What are the styles of dressing for lady in the 19th century?
What is the dressing style for ladies in the 19th century? I know there's victorian, anything other than that which is not so 'ballroom'-ish? Pictures to show would be great as well~
Its for class, and I am totally clueless. lol.
- 1 decade agoFavorite Answer
19th Century? That could be anywhere from Napoleonic, Regency, Romantic, to Victorian. Styles changed from decade to decade, and other than the ladies always wearing floor length skirts and corsets, the changes could be drastic.
The Napoleonic, or late Georgian, times was for about twenty years from the 1790s to the 1810s. The style for women was generally a long full skirted dress with a high waistline and tight fitting sleeves. Everyday wear would be simple and worn over a chemise. More formal and upper class wear could have many ribbons around the bodice and hemlines of the skirt and sleeves, lace and flowers at the neckline, and no chemise was worn, which could result in a very low neckline. As for hairstyles, wigs were still common as they were during the 1700s, although the colors were more natural rather than white. If a wig wasn't worn, the hair was piled as high on the head as possible, maybe with the aid of padding.
Regency is typically from 1800 to 1829. Styles were similar but the skirts became less full, waistlines raised to directly under the bust, and the chemise was all but done away with and necklines were more commonly very low. Sleeves were usually poufier, and resembled a mushroom cap. Fabric was commonly very sheer and whimsical. Wigs were all but done away with, while curly-q styles came into style.
Romantic is generally from 1830 to maybe 1845. We see the typical "Victorian" styles arriving with fuller skirts, soon worn over hoops. Sleeves were still very poufy, and the waistline dropped drastically, while the neckline raised some. The bodice was very tight. This is when the "modern" corset came into the scene. Hair styles also took on a more "Victorian" look with a bun, and maybe curls down the neck and sides of the face.
Now we're in actual Victorian. Early Victorian is known for the hoop skirt. From 1840 to 1860 the bodice was very tight, while the waistline continued to drop until it reached the natural waist. In the 1860s the skirt reached its biggest and the bodice became more relaxed. Hair styles were buns with poufs of hair on each side of the head in the '40s and '50s, and simple buns or snoods in the '60s. In the 1870s the skirts and bodices both slimmed down drastically and the bustle appeared. The skirts became more decorated with mock-aprons and peplums and all sorts of fabric and trim draped over the bustle and sewn onto the hem. Hair styles were "fancy" buns with many twists and pins worn high on the head. In the 1880s, the corset reached its high point and the "wasp-waist" became the fashion (which was extremely unhealthy). Skirts started filling out again, but fell strait to the floor and the bustle disappeared. Hair styles were more simple buns worn lower on the head, with curls down the neck and curly bangs framing the face. In the 1890s, huge poufy sleeves came back and skirts took on a more "bell" shape. Bodices started loosening up little by little again until around 1900 the pigeon-fronted look was in, and a lady took on the shape of an "S" when looking at her from the side. In the '90s hair was usually worn in a simple tight bun, and around 1900 turned to a softer and looser bun or chignon.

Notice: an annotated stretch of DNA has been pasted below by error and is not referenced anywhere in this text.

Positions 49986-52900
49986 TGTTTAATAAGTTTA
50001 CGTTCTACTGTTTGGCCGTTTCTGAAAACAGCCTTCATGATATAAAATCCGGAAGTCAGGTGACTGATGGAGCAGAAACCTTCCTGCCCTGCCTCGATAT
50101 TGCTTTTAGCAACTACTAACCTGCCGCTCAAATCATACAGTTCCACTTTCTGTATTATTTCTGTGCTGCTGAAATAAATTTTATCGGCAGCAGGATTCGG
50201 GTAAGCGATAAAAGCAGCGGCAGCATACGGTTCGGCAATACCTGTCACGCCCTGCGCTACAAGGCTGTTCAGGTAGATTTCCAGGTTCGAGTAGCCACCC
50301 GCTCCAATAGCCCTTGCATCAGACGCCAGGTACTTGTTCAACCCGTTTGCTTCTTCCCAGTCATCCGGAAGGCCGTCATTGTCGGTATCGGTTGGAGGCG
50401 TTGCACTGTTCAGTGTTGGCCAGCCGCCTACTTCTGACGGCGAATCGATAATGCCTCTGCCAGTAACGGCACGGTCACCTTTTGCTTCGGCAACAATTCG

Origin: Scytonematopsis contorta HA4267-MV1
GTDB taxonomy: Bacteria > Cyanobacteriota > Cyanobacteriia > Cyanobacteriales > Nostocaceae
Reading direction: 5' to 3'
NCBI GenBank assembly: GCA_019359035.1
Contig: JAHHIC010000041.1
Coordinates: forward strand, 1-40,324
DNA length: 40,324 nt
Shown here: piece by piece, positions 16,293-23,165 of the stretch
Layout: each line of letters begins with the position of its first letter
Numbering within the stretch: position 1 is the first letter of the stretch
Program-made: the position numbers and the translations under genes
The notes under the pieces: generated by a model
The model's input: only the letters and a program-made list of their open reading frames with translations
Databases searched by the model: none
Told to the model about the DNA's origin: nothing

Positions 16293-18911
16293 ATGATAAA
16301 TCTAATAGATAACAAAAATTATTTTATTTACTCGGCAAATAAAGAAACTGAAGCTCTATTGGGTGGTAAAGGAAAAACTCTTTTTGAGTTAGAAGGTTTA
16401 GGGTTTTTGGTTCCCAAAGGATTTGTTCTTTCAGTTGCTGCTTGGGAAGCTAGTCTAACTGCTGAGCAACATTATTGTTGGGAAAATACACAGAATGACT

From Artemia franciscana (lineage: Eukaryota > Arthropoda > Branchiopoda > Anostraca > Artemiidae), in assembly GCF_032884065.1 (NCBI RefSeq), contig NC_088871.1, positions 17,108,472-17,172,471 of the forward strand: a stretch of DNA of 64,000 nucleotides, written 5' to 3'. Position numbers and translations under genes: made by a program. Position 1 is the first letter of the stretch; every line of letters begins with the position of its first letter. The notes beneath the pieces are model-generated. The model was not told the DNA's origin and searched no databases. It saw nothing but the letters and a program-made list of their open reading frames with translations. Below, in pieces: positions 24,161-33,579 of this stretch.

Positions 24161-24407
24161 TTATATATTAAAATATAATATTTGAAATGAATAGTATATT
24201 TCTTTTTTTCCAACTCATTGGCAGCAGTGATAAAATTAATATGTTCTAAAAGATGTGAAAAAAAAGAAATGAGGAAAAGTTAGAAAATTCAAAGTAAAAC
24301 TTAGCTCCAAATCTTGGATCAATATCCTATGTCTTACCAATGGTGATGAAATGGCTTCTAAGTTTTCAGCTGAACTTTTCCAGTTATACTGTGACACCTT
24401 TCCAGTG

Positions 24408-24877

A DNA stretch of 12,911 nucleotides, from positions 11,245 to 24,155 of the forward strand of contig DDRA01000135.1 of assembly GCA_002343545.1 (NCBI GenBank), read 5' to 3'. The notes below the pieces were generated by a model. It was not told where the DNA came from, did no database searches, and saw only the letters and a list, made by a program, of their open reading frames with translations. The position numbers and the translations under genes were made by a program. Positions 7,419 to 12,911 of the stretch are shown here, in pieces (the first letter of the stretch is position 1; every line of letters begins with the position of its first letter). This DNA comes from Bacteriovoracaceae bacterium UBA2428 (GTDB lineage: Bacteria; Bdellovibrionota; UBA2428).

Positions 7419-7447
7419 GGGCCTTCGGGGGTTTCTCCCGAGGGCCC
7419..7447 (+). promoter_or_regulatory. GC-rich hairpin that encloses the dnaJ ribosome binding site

Here's some links-
This is a great sight for studying historical fashion. Not too many pictures, however a lot of good info.
This is a sight for historically accurate sewing patterns. The descriptions and pictures might be helpful.
These are real photographs of some of the styles worn during the Victorian and Edwardian eras.
These are both costume shops where you can buy historically accurate costumes. The clothes at Premier are beautiful, and just looking at the pictures can be informative.
And finally, this sight is where you can buy actual antique clothing. So you can see modern color pictures of actual antique clothing worn anywhere from the 1700s to the 1970s (so it includes lots from the 1800s).
Hope this helps. Good Luck! =)
- MaryLv 45 years ago
As the say in fashion: Fashion repeats itself. We have seen the 18th century clothing come back in John Gallianos collection as well as the 1980's styles from designers like Marc Jacobs. I think that it definently could come back 19th century fashion. I personally am not a fan of it but who knows, if it ends up on one of Lagerfeld or Dolce and Gabbanas runways its sure to be a hit. Don't plan on it for Spring or Summer possibly winter.
- PadmeLv 51 decade ago
You could go very simple...Ya know, like pioneer wear. Simple, practical dresses. Watch an episode of Little House On the Prairie.
- ChiChiLv 61 decade ago
A few links...
The first half of this page is what the upper class wore, but the second half is everyday wear for normal people: http://members.aol.com/EastLynne/Instyle.htm
This page has links to various dresses, some everyday fashion: http://dig.lib.niu.edu/teachers/lesson2-dress.html
I hope that helps, at least a little.
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- 1 decade ago
raffles, long dressed ballroom type with puffy sleeves looks all elegant to see
- 1 decade ago
darlin.. be yourself...=) somethin ur comfortable in yet stunnin n unique for yourself... =).... fashion is others statement.. make your own fashion statement =)
- 1 decade ago